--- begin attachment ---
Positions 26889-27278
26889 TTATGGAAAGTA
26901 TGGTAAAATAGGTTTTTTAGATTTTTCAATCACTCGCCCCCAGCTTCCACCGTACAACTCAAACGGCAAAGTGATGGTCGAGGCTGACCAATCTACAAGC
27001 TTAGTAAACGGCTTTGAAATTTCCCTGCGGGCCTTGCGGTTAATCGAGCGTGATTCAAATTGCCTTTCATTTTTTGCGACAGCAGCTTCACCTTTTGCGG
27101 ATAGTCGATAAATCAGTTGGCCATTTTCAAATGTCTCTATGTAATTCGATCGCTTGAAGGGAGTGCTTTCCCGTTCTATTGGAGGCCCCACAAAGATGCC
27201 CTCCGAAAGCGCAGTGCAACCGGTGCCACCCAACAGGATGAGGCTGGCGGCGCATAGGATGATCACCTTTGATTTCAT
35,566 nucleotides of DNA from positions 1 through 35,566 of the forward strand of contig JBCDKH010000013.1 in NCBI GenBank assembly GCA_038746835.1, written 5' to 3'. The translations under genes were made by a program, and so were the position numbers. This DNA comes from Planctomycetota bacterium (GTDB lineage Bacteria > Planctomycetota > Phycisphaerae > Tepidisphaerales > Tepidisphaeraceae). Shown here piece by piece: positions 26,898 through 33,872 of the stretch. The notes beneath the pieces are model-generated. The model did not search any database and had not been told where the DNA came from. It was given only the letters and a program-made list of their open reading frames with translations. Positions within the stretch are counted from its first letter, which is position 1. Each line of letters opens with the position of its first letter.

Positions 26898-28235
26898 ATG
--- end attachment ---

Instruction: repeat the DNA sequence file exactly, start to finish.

Positions 26889-27278
26889 TTATGGAAAGTA
26901 TGGTAAAATAGGTTTTTTAGATTTTTCAATCACTCGCCCCCAGCTTCCACCGTACAACTCAAACGGCAAAGTGATGGTCGAGGCTGACCAATCTACAAGC
27001 TTAGTAAACGGCTTTGAAATTTCCCTGCGGGCCTTGCGGTTAATCGAGCGTGATTCAAATTGCCTTTCATTTTTTGCGACAGCAGCTTCACCTTTTGCGG
27101 ATAGTCGATAAATCAGTTGGCCATTTTCAAATGTCTCTATGTAATTCGATCGCTTGAAGGGAGTGCTTTCCCGTTCTATTGGAGGCCCCACAAAGATGCC
27201 CTCCGAAAGCGCAGTGCAACCGGTGCCACCCAACAGGATGAGGCTGGCGGCGCATAGGATGATCACCTTTGATTTCAT
35,566 nucleotides of DNA from positions 1 through 35,566 of the forward strand of contig JBCDKH010000013.1 in NCBI GenBank assembly GCA_038746835.1, written 5' to 3'. The translations under genes were made by a program, and so were the position numbers. This DNA comes from Planctomycetota bacterium (GTDB lineage Bacteria > Planctomycetota > Phycisphaerae > Tepidisphaerales > Tepidisphaeraceae). Shown here piece by piece: positions 26,898 through 33,872 of the stretch. The notes beneath the pieces are model-generated. The model did not search any database and had not been told where the DNA came from. It was given only the letters and a program-made list of their open reading frames with translations. Positions within the stretch are counted from its first letter, which is position 1. Each line of letters opens with the position of its first letter.

Positions 26898-28235
26898 ATG